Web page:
"I applaud county council for their courageous vote this evening," he said in a statement Tuesday night. "I know it was a difficult decision, but I stand with many leaders of our community in recognizing that increasing the millage was something that had to be done.
"With council's vote tonight, services to the disabled, children and elderly in our community will continue to be available to them, as well as other services for our residents in this difficult economy."
About 100 people, almost all of them opposed to Mr. Onorato's proposed cuts, had testified at two public hearings on the budget. Some of them returned Tuesday to support the proposed tax increase.
"Thank you for finding the $5 million [for human services]," Laura Townsend told council. Without that appropriation, all 26 family-support centers in the county would have had to close, she said. Ms. Townsend is director of the county's Family Support Policy Board. The board describes its mission as "to marshal resources and promote public policies to advance a comprehensive prevention agenda that emphasizes the principles of family support."
Mr. Onorato's proposed budget would have cut overall spending by 5 percent next year with much deeper cuts to human services and the county's contribution to Community College of Allegheny County. While Mr. Onorato's budget would have reduced the county's contribution to the community college from $23 million allocated for 2011 to $16 million next year, the budget passed by council provides $25 million next year for CCAC.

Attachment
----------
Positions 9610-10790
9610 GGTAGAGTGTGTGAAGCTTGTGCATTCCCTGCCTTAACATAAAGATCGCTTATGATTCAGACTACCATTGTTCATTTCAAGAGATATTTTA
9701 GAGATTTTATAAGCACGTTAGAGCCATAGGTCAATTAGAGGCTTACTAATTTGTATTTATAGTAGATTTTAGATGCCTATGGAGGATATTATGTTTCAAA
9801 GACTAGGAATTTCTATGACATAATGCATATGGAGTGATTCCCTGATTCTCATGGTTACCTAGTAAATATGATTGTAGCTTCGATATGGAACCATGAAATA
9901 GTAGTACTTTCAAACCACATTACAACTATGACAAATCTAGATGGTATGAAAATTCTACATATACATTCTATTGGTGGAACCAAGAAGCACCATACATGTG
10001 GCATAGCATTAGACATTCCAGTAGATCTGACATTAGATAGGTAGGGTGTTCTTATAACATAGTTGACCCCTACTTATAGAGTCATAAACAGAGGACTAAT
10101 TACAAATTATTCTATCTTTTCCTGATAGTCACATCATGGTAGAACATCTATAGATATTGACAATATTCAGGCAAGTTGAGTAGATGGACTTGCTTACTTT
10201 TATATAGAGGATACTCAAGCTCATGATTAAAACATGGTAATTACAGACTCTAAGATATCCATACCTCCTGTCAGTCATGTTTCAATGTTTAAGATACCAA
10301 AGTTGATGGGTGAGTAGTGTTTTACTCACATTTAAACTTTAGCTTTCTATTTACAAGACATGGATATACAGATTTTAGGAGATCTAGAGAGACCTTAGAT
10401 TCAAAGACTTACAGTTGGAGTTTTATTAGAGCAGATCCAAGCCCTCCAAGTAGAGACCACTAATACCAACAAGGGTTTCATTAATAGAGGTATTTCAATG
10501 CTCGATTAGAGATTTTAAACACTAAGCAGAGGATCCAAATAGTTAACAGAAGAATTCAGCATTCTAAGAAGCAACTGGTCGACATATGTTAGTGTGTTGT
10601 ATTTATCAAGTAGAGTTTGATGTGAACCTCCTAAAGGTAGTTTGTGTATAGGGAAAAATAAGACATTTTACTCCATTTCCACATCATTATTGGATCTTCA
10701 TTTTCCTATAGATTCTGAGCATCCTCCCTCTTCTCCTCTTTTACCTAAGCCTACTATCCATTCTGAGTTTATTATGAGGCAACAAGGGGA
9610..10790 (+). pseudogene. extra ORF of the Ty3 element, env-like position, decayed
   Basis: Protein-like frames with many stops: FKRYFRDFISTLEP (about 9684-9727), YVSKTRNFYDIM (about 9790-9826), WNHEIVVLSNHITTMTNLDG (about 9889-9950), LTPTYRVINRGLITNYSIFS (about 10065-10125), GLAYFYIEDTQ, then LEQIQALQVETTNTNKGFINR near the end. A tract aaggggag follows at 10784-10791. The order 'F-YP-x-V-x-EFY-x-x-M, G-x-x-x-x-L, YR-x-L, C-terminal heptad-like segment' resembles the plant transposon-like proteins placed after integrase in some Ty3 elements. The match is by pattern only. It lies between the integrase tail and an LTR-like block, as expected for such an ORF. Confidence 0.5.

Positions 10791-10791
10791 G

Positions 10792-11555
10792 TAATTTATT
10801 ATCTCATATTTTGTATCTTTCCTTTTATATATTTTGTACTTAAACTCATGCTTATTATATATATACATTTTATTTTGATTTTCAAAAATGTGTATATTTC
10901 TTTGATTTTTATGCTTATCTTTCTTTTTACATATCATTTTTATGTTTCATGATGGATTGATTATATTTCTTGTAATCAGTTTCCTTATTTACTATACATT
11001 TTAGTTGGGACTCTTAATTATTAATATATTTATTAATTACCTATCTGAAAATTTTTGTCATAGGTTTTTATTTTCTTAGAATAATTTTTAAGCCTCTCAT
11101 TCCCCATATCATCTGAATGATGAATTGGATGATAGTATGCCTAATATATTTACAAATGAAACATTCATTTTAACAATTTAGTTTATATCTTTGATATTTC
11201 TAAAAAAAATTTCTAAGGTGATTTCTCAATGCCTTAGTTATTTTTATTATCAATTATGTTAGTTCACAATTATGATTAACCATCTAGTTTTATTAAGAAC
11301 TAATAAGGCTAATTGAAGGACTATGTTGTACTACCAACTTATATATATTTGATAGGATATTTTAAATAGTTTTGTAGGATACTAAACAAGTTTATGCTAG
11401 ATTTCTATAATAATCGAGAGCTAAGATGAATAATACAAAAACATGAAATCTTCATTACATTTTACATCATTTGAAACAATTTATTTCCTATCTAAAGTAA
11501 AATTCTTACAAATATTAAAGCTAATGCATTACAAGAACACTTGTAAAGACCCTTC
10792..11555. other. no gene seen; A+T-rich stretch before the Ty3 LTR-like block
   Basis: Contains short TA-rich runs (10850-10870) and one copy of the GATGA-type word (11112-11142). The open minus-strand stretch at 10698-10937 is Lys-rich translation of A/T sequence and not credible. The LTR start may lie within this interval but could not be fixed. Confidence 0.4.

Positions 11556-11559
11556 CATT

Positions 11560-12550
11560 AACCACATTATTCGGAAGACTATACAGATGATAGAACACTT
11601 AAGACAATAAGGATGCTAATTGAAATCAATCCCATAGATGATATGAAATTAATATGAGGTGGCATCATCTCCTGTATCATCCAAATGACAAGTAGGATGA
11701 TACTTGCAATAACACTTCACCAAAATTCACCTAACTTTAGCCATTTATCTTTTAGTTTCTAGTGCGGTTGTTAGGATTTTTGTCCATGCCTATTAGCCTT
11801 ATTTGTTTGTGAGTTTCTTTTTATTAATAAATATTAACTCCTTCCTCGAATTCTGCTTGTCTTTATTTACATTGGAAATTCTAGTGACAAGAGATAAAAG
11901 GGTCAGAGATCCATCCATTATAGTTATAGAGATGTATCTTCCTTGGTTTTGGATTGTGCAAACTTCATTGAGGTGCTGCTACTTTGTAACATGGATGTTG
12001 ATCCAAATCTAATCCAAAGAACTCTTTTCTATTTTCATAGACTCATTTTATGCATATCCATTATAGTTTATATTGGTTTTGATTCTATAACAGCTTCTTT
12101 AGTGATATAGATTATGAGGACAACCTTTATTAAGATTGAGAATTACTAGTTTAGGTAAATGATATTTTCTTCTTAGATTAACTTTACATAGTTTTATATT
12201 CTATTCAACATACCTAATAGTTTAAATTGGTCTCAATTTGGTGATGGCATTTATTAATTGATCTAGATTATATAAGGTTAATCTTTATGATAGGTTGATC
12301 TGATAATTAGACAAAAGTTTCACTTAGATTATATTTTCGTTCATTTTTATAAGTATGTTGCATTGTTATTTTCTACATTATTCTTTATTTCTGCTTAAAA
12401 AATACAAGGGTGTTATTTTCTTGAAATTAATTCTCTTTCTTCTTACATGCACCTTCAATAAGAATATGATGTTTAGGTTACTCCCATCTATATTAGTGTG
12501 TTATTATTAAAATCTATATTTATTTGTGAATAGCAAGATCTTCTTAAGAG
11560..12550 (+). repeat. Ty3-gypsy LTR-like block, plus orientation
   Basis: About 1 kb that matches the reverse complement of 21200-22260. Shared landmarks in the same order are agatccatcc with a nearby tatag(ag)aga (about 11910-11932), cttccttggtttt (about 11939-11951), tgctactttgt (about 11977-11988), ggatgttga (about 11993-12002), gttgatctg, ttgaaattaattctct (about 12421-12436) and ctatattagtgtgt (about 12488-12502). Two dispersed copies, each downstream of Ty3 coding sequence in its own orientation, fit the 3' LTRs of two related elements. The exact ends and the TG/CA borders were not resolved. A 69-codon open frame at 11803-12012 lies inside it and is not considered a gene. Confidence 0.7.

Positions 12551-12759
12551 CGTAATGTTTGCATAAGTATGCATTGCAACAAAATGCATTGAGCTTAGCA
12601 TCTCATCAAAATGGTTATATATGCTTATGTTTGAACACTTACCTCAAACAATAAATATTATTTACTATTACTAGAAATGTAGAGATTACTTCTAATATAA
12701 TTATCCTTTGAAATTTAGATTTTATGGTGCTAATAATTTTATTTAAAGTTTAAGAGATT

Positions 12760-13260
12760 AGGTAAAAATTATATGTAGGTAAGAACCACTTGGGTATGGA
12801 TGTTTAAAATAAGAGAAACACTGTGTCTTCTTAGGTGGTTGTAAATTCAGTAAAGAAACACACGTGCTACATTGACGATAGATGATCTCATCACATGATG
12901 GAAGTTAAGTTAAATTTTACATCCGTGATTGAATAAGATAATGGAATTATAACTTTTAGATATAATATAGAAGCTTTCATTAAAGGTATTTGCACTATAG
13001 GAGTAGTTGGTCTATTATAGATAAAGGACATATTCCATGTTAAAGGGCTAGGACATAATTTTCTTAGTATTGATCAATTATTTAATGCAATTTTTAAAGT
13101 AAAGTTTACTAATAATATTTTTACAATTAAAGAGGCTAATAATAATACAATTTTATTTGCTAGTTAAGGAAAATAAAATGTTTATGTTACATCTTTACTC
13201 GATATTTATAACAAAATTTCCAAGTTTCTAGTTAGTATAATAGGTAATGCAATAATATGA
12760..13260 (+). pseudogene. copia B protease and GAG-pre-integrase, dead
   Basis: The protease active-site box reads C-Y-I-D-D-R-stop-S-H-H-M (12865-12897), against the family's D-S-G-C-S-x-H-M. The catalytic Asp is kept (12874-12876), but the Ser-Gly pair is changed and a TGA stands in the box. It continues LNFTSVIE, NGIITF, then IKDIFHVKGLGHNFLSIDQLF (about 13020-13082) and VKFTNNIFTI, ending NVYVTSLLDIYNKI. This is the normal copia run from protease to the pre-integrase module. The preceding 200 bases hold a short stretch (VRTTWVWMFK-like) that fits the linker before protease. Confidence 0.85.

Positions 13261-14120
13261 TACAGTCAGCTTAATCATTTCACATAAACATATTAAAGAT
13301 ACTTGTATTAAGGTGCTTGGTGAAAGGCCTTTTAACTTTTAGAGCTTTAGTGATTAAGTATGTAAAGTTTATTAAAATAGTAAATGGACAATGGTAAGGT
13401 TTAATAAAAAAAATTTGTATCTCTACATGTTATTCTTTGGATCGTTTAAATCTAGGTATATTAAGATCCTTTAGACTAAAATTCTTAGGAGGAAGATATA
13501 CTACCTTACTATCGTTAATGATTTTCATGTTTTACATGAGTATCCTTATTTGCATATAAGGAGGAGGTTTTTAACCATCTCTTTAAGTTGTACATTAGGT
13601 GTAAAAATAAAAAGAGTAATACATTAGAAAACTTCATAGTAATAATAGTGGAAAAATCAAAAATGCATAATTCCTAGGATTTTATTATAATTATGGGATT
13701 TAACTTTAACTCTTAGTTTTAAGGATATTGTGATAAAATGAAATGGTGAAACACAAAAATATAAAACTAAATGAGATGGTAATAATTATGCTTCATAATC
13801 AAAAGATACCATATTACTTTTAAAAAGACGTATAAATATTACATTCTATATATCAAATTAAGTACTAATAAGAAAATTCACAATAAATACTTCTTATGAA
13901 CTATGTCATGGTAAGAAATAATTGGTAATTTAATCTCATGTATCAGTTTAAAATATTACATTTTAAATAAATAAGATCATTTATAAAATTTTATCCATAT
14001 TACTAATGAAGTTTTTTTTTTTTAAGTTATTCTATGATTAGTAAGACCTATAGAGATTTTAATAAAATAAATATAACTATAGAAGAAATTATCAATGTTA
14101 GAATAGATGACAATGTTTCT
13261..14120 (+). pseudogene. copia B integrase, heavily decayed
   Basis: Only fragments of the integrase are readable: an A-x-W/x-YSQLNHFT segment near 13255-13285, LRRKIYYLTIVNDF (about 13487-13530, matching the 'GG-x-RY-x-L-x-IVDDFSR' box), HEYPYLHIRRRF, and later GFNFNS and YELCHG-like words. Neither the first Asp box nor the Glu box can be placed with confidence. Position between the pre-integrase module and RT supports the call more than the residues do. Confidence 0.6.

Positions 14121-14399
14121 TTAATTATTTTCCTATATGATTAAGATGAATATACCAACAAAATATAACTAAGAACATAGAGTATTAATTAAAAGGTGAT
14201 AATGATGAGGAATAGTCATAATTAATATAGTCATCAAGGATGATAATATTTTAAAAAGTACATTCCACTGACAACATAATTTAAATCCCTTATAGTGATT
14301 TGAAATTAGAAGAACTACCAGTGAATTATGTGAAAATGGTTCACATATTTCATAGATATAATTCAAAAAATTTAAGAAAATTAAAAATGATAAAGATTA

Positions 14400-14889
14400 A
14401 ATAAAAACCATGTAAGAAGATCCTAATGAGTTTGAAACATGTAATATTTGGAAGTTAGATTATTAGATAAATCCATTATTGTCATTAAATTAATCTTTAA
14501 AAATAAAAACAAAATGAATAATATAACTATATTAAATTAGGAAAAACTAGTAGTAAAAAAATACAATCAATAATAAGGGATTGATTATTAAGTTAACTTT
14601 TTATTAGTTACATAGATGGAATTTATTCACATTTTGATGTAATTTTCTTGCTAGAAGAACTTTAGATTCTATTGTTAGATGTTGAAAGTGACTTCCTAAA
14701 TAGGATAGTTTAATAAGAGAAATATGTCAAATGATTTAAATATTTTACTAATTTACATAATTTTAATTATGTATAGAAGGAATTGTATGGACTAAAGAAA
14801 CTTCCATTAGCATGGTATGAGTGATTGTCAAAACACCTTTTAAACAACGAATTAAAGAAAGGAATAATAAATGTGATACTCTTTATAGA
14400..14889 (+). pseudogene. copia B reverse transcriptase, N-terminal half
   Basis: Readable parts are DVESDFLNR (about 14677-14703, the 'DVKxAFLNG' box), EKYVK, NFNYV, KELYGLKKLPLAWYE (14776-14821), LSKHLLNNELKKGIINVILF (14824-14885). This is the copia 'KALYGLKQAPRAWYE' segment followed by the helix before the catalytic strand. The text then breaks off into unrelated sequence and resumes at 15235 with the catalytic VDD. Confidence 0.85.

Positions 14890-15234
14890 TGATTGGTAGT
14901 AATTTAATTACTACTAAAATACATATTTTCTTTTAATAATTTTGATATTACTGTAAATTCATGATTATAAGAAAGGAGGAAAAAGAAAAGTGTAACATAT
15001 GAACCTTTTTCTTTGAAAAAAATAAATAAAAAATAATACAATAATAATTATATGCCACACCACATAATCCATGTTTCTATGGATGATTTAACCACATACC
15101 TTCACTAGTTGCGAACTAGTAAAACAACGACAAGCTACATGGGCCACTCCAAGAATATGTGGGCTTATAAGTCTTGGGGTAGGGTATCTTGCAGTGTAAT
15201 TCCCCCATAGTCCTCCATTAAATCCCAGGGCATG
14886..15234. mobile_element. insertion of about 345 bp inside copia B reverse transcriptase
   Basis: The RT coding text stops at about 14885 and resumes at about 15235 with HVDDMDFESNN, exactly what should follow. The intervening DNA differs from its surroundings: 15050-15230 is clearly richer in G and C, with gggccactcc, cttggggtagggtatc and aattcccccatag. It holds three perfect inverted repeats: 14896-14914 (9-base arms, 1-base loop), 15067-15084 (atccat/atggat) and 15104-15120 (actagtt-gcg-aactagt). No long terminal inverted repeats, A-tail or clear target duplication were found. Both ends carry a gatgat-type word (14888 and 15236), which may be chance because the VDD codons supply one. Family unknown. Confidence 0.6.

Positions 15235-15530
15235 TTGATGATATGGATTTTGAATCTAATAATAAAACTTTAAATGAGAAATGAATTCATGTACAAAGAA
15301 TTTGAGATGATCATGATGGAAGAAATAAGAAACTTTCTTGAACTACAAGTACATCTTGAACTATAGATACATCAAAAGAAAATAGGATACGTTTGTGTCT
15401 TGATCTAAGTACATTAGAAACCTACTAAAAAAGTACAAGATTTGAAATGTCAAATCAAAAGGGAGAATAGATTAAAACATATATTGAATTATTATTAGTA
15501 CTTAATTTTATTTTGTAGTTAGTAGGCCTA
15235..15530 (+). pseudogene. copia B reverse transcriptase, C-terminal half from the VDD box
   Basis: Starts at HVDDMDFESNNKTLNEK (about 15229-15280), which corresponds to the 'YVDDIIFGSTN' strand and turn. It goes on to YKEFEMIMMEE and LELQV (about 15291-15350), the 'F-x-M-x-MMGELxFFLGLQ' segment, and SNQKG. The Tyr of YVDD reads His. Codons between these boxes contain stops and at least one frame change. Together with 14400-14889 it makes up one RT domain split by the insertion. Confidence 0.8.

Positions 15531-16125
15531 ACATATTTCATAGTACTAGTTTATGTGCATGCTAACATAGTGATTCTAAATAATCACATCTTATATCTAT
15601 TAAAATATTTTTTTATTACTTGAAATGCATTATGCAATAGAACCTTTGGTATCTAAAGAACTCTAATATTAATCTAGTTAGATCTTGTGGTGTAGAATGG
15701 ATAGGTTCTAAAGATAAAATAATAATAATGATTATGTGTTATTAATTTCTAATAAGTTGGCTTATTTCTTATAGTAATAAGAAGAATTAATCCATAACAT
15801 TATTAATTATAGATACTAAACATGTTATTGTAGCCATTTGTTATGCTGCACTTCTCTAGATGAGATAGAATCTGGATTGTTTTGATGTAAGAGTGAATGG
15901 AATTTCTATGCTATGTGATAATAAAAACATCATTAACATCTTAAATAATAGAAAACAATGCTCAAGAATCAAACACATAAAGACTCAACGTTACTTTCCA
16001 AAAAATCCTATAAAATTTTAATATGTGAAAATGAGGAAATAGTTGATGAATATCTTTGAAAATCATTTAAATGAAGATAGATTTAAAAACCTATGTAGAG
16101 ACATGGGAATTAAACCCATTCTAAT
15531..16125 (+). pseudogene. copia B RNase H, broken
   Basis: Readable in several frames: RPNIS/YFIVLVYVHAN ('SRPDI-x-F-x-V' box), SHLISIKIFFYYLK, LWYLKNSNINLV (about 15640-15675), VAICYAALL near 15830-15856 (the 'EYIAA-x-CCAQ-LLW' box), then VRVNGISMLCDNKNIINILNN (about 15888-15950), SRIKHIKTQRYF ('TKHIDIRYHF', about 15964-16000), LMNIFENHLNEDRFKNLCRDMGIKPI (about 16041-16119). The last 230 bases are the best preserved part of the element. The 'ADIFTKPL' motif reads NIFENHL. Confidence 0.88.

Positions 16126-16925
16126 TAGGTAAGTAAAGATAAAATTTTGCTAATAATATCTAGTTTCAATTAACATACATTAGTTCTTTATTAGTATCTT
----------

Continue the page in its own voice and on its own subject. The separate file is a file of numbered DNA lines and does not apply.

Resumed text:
The president and vice president of student government at CCAC's Allegheny campus both urged council to restore the money for the community college. President Steve Plevel and Vice President Angela Elliston said they and their fellow students already contributed more to their educational costs than either the state or the county. Many CCAC students could not afford another tuition hike, they said.
Councilman James Ellenbogen, D-Banksville, said he believed county departments had already cut their budgets to the bone. Any further trimming would endanger public safety and mean higher costs down the road.
Councilman Matt Drozd, R-Ross, said he had polled 200 to 300 of his constituents and the majority told him not to raise the millage rate.
"I was granted my seat on a no-tax-increase platform," he said.
The $11 million county-wide property reassessment is almost complete, and Ms. Heidelbaugh warned that the 1 mill increase passed by council could run afoul of state assessment rules. The increase is equal to a 21 percent millage hike, and state law limits property tax increases in an assessment year to no more than 5 percent without court approval.
County council solicitor John Cambest said council was on firm legal ground in passing the increase for two reasons. Members had no assurance that the new assessment numbers would be adopted for 2012, he said. While it is very likely that the total assessed value of all real estate in the county will rise, council members cannot know what effect the new assessment numbers will have on taxes for the average property owner, he said.